It is empowering to talk about and plan for what could or might happen, it’s not always pleasant (because it’s so filled with anxiety!), but it’s necessary. Through this, we can deal with and confront what is happening at any given point and become comfortable with uncertainty, helping you paint a more understandable and accessible future.


  1. Risk Management
  2. Control
  3. Confidence

We live in an era that is pleading with us to be kinder to ourselves, and it’s a wonderful space in which to be present. It’s not about ignoring pain or problems, but it could be about planning to be less wrong tomorrow. We can reduce the big blow-ups and mistakes and let the boring be beautiful! This helps us gain a better sense of control and restores confidence in bucket loads.


  1. Do we have enough?
  2. Paying too much tax
  3. Giving

This first question here is one that often needs as much reframing as the one in the title of this blog! Our challenge is to deal with the intersection of enough vs more and align money and time with what’s most important to us. This then helps us with some of the more practical concerns, like minimising tax and finding a way to make our money expand, and not reduce, our legacy. It’s powerful to be able to give with a warm heart, not a cold hand.

If you want to explore these questions more, and change how you engage with your money and how it affects your quality of life, let’s chat!

It’s okay to listen and learn

Over the last two decades, we’ve been introduced, seduced and held captive by the overwhelming presence of digital communication. From the days when we promised ourselves we would ‘never get emails on our Blackberry’ to an age where we can DM, post, comment, react, share, support, subscribe, pin, tweet, self-publish, sync, stream, webcast, update, upload and download practically anything and everything.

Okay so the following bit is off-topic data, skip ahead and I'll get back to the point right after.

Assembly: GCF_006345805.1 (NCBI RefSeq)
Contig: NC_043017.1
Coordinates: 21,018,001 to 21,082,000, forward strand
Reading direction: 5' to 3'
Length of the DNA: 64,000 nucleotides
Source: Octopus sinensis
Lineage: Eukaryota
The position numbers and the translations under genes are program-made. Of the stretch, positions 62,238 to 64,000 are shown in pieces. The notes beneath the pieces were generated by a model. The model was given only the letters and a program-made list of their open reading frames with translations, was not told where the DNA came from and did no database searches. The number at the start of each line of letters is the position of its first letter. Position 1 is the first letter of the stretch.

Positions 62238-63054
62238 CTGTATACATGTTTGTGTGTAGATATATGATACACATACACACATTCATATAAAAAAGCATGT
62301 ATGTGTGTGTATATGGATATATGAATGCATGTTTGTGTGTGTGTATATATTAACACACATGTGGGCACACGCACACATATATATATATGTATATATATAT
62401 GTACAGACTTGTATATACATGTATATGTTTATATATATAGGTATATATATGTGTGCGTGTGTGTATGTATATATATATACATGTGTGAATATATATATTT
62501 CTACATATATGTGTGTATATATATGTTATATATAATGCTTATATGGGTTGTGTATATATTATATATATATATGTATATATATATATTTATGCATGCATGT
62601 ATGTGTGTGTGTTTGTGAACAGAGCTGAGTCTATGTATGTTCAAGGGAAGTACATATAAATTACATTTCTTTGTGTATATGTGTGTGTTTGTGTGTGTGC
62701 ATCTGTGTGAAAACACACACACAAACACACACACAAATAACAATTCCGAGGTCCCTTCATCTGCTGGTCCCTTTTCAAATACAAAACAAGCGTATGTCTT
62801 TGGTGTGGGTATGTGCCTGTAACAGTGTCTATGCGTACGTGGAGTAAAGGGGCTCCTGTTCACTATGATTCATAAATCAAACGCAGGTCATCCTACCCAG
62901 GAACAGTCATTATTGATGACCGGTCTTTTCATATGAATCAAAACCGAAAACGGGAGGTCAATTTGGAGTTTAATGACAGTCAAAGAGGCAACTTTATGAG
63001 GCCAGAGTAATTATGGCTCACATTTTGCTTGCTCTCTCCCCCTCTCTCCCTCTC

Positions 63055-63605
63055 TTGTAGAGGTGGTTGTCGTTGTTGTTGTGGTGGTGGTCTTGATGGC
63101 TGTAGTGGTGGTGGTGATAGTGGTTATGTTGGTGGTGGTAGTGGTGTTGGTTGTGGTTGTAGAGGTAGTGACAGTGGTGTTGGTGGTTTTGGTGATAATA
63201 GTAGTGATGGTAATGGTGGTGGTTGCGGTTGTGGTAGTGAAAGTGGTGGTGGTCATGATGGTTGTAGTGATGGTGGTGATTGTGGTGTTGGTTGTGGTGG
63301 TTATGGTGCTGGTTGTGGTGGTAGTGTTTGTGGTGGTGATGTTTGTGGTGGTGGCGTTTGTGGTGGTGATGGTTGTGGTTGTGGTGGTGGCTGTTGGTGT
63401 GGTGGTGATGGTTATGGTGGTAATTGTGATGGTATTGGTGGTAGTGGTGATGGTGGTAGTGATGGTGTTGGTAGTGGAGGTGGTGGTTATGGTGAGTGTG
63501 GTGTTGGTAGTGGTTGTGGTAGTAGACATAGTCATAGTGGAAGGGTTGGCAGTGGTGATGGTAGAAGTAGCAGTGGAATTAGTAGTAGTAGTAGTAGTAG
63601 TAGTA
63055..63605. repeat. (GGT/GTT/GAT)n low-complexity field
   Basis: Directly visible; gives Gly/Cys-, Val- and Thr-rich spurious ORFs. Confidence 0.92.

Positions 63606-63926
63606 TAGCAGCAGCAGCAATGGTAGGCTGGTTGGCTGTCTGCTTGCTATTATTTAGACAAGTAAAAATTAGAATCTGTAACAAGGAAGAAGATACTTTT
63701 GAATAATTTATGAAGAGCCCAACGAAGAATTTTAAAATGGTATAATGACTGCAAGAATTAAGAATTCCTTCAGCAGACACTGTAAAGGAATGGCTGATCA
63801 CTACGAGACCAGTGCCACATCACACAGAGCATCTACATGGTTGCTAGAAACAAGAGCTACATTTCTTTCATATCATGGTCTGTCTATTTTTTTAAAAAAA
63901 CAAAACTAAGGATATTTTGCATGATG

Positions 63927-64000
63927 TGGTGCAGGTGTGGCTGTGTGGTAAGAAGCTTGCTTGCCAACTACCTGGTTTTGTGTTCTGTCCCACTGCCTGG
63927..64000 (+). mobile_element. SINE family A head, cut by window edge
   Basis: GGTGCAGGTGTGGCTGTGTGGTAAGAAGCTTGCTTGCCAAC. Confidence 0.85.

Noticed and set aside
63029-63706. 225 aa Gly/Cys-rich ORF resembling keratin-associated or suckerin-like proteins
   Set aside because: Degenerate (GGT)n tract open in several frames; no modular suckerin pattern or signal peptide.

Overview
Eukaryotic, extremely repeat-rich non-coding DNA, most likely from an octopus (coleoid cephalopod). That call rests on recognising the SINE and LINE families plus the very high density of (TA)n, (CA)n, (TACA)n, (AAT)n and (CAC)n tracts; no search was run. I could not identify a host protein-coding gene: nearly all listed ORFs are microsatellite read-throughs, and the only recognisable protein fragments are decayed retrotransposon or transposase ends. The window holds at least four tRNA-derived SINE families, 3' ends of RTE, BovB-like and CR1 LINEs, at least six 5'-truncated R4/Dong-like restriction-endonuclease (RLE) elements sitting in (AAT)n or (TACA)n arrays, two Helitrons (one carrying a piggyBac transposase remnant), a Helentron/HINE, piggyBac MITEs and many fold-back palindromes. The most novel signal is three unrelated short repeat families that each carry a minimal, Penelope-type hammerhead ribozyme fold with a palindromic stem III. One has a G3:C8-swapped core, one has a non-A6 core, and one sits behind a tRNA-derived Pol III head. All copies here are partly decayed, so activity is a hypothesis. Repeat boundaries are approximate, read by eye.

We’ve moved from a chosen behaviour to listen and learn to a conditioned behaviour of reacting, responding and replying; and, it’s spilling over into our real-world lives.

With so many things in life, if we want to do them well, we need to pace ourselves, listen and learn. Learning can happen in many ways, including taking action, but if we haven’t listened properly, our actions will almost always be inadequate or inappropriate.

Becoming exceptionally good at anything requires hours and hours of learning and growing, and it requires focus, diligence and dedication. But, the digital world urges us to move faster whilst thinking and feeling less. This is why we find ourselves stuck or trapped in debt or with a string of poor financial decisions in our past and a lack of confidence to make better decisions in the future.

It’s why we struggle to connect through deep conversations and crave a journey of self-awareness and change on our own terms, not someone else’s agenda. Perhaps, we need to be reminded that it’s okay to simply listen and learn.

We don’t have to respond and reply to everything people say and do. We can let them be who they feel they need to be so that we can focus on who we want to be, making decisions that best benefit us.

It’s okay to listen and learn.

As Stephen Covey put it, “The biggest communication problem is we do not listen to understand. We listen to reply.”